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Projection to cinema theatre

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Kevin Dawson
Projection to cinema theatre
on Jan 15, 2019 at 7:29:48 am

A local movie theatre is showing my 32 minute video on a cinema screen. However they plan to use a laptop to project the video to the screen. They said to create an mp4 file and that will be sufficient for projection. I created an mp4 file using premiere pro cs6 media encorder. My output variables were: 1920x1080,25fps,progressive VBR, 2 pass target bit rate 14Mbps, Max bitrate 25 and rendered at maximum bit rate. with format h.264. Audio AAC, 320kbps 48 kHz stero.

Naturally these are good settings for you tube and computer and viewing on tv. However I was very surprised that when we tested the video on the cinema screen, the resolution was quite good. There were problems in getting the audio setting settings right and getting the aspect ratio right for the movie screen, but in general the video played pretty well. The VLC media player was first used but there was stuttering on some of the scenes. So we tried Windows media player and that reduced the stuttering.

So what is my question. Given that we are using a computer to project to the screen what are the best settings that will avoid playback problems on the big night. I was told that I should jack up the target bit rate to 50 Mbps to get the best possible playback when the video is screened. I will have a huge file size but I will have the maximum quality and stuttering will be non existent and great colour and picture quality will all be guaranteed. Is this correct and am I at the mercy at the laptops processing power if I increase the file size to that huge level. If I increase to 50Mbps do I need a very fast advanced processor on the laptop to make sure that the video will run smoothly?

Another recommendation is that I should convert the mp4 file to Dcp for projection on the screen and that I need to get the correct settings from the projectionist to do this. This is pretty tricky and as I understand expensive. I would need to have it done professionally. But the key question here is will the viewing and audio quality be that much better than jacking up my bit rate to 50 and would I be able to tell a quality difference ? I hope this all makes sense. Your responses are appreciated.

Kevin Dawson


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Tero Ahlfors
Re: Projection to cinema theatre
on Jan 15, 2019 at 7:44:40 am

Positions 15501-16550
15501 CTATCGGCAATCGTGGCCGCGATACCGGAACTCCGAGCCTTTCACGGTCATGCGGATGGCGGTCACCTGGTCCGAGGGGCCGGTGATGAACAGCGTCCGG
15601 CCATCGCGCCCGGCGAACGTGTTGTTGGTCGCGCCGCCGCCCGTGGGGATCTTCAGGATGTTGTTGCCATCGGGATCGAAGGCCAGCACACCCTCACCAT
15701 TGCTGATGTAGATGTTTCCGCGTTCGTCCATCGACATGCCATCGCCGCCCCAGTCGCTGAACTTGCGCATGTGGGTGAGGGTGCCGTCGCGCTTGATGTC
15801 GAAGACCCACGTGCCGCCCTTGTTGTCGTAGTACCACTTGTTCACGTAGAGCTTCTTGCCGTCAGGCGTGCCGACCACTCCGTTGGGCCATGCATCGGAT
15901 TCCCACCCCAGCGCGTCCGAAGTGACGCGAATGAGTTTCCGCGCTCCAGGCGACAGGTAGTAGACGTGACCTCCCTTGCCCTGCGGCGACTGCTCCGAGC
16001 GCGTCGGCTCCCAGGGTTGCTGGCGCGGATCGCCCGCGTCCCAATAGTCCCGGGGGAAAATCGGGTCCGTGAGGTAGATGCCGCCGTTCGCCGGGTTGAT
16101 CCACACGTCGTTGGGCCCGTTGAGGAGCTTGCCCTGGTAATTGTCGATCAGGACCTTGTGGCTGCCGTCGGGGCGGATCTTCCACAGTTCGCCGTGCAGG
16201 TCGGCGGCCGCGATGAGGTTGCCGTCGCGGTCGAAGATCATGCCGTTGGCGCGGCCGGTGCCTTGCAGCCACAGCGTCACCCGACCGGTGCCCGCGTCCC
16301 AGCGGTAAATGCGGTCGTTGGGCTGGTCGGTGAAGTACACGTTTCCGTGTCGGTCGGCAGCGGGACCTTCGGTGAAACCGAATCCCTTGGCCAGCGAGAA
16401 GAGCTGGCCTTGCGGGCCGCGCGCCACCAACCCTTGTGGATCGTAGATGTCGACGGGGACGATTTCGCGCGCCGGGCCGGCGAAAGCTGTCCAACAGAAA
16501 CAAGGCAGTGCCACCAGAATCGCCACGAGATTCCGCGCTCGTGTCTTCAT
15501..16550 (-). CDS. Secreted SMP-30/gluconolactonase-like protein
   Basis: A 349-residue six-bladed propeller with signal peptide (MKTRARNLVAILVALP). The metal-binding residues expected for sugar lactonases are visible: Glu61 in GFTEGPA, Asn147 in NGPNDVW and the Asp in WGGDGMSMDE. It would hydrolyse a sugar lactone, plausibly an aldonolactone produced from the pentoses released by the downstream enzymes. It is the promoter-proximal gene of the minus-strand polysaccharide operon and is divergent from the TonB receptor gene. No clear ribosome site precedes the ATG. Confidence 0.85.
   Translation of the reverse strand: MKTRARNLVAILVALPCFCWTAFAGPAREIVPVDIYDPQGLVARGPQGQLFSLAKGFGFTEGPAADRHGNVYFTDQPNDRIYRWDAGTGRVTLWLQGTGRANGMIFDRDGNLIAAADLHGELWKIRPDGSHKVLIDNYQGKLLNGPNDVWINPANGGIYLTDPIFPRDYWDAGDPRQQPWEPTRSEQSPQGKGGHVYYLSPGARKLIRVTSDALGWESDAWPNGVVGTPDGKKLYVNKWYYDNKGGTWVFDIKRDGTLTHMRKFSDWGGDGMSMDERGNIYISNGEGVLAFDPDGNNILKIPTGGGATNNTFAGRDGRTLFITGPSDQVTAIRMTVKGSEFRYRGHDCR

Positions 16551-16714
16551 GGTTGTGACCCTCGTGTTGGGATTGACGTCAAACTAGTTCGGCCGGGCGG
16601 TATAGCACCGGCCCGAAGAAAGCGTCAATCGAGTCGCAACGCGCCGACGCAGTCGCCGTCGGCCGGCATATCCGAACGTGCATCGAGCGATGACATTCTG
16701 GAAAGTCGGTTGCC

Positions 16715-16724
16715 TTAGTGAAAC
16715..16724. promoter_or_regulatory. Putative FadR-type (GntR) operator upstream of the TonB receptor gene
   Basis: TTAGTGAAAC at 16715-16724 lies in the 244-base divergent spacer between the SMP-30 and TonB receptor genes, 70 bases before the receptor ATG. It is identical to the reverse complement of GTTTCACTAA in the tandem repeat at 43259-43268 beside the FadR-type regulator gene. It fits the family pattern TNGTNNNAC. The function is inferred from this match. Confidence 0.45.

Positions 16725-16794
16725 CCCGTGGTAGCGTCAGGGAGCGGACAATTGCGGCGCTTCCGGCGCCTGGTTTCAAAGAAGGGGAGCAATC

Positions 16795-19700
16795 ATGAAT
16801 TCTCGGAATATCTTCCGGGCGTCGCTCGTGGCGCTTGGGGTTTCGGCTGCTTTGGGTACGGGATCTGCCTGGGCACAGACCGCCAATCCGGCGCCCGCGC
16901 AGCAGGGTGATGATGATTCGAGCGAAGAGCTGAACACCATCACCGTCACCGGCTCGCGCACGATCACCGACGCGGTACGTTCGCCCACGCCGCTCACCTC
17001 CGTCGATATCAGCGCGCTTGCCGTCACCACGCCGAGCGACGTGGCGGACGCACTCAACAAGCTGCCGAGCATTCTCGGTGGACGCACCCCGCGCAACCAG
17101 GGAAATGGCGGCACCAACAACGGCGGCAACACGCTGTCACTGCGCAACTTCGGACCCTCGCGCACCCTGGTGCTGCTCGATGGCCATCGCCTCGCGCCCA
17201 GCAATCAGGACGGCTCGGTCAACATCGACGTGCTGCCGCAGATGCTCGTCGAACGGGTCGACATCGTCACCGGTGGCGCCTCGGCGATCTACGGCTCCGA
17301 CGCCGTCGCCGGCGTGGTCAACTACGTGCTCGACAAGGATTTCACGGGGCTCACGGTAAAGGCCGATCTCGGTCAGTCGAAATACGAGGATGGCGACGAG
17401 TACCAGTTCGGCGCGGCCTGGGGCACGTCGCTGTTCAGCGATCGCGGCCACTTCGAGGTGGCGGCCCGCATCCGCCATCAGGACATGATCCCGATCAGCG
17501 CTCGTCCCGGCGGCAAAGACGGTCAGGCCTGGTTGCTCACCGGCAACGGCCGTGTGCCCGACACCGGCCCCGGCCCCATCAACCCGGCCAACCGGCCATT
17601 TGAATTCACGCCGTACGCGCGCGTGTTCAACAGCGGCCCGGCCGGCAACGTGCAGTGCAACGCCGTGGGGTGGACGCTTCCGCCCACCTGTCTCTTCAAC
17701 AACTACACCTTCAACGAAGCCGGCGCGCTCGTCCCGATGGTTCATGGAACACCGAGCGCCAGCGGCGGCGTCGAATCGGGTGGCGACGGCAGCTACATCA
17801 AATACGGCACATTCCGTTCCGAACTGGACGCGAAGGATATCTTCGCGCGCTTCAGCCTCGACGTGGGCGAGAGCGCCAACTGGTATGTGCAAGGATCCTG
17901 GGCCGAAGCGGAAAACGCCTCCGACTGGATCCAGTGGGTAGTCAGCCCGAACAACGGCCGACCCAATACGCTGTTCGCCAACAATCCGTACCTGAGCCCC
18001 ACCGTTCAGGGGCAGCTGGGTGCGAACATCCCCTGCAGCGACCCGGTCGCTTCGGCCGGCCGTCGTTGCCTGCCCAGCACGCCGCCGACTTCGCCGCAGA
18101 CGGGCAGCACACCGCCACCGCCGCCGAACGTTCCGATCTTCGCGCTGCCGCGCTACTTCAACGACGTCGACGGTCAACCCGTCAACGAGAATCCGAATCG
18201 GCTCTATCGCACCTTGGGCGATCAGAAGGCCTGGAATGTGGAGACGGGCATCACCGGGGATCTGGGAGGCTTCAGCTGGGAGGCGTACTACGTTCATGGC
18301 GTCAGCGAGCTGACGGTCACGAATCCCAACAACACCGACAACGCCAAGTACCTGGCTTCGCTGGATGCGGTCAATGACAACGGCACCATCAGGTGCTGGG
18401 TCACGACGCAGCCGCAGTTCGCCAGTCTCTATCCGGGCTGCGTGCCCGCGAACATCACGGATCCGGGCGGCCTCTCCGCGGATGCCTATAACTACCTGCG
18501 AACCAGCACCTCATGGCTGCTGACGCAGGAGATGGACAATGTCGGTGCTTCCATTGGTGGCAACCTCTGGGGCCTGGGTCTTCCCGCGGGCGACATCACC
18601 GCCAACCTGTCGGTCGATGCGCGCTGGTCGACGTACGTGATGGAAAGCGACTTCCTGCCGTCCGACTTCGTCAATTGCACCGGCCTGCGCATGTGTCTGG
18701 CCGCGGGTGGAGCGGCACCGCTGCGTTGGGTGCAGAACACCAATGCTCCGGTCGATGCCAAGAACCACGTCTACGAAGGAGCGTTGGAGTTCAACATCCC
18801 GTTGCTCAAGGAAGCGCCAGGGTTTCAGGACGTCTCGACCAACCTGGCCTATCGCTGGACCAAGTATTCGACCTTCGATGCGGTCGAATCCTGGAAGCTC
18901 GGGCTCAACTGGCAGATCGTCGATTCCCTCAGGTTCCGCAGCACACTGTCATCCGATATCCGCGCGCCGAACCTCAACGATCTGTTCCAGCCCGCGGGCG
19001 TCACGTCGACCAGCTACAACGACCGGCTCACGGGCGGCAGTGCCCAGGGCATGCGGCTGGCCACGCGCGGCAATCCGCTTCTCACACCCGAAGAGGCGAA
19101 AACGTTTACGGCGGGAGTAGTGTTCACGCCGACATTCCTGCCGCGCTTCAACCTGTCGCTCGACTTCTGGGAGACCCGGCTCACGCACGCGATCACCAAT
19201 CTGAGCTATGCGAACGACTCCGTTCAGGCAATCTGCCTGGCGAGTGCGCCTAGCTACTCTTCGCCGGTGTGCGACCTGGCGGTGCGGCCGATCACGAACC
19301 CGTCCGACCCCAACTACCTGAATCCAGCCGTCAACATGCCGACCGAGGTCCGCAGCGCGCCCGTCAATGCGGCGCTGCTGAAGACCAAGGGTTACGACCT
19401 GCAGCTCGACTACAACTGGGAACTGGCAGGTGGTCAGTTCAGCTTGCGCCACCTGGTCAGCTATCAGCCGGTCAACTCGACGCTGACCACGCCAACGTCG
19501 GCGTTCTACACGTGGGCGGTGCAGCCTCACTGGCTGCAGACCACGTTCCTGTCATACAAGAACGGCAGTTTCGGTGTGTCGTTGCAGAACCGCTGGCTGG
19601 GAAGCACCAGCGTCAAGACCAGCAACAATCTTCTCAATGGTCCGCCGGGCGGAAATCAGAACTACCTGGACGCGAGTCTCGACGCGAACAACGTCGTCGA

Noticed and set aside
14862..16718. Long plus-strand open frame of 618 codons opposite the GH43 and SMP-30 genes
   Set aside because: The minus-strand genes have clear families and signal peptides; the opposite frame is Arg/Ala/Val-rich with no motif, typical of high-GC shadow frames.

If they can't run basic H264 files without stuttering/audio/aspect ratio issues then the problem is theirs to fix. This is some insanely basic 101 stuff here.


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Robert Withers
Re: Projection to cinema theatre
on Jan 15, 2019 at 4:46:57 pm

Thanks, Kevin,
I too have seen mp4 files and ProRes files projected successfully on a semi-big screen.
It would be helpful to have some spec recommendations. One would think ProRes would look better but dunno.
I understand DCP projections are standard but don't they require special hard drive packages for theater systems? Can one run a DCP from a laptop? That would be interesting. My question always with cheap DCP conversions is how do you QC them without a projector?
Best wishes for your shows,
Robert

Robert Withers

Independent/personal/avant-garde cinema, New York City


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Eric Santiago
Re: Projection to cinema theatre
on Jan 15, 2019 at 7:33:17 pm

I've done numerous and had full-length films work at ProRes422.
If you're worried then an h264 set to 22/18 will suffice.
These are MacBook Pro mostly.
My only beef was colorspace with all the different flavors of projectors.
That's just a PITA.


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Kevin Dawson
Re: Projection to cinema theatre
on Jan 16, 2019 at 1:35:48 am

Thanks for the responses. Let me frame the question better. They want a mp4 file and and they will project on to the cinema screen from a windows 10 laptop...so pro res will be an issue (and I have never worked with 442 pro res on a windows computer). So my question is by dramatically increasing my target bit rate to say 40-50 with a H.264 format, I assume that I will have better quality (no stuttering, artifacts)) compared to a bit rate of 14? (especially with the video having a lot of panning and zooming and animation). Is that correct? Or Is there a diminishing returns point where higher bit rate mean no difference in playback quality?

My second related question is...have I created a second problem. ...by increasing the bit rate, I have a huge file size. Does this mean that If the computer that is projecting on the cinema screen does not have a very fast processor and a fast hard drive, then I am back to where I started, where I will get problems with playback....stuttering freezing etc?

Kevin Dawson


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Kevin Dawson
Re: Projection to cinema theatre
on Jan 16, 2019 at 1:11:11 am

Thanks

Kevin Dawson


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Chris Borjis
Re: Projection to cinema theatre
on Jan 16, 2019 at 12:46:17 am

Stuttering usually means the playback device can't decode it fast enough.

Were you playing from a memory stick?

If it was on the laptop drive itself perhaps something there is causing it.

Try a short test of a few minutes at 10mbps average with 14mbps max.



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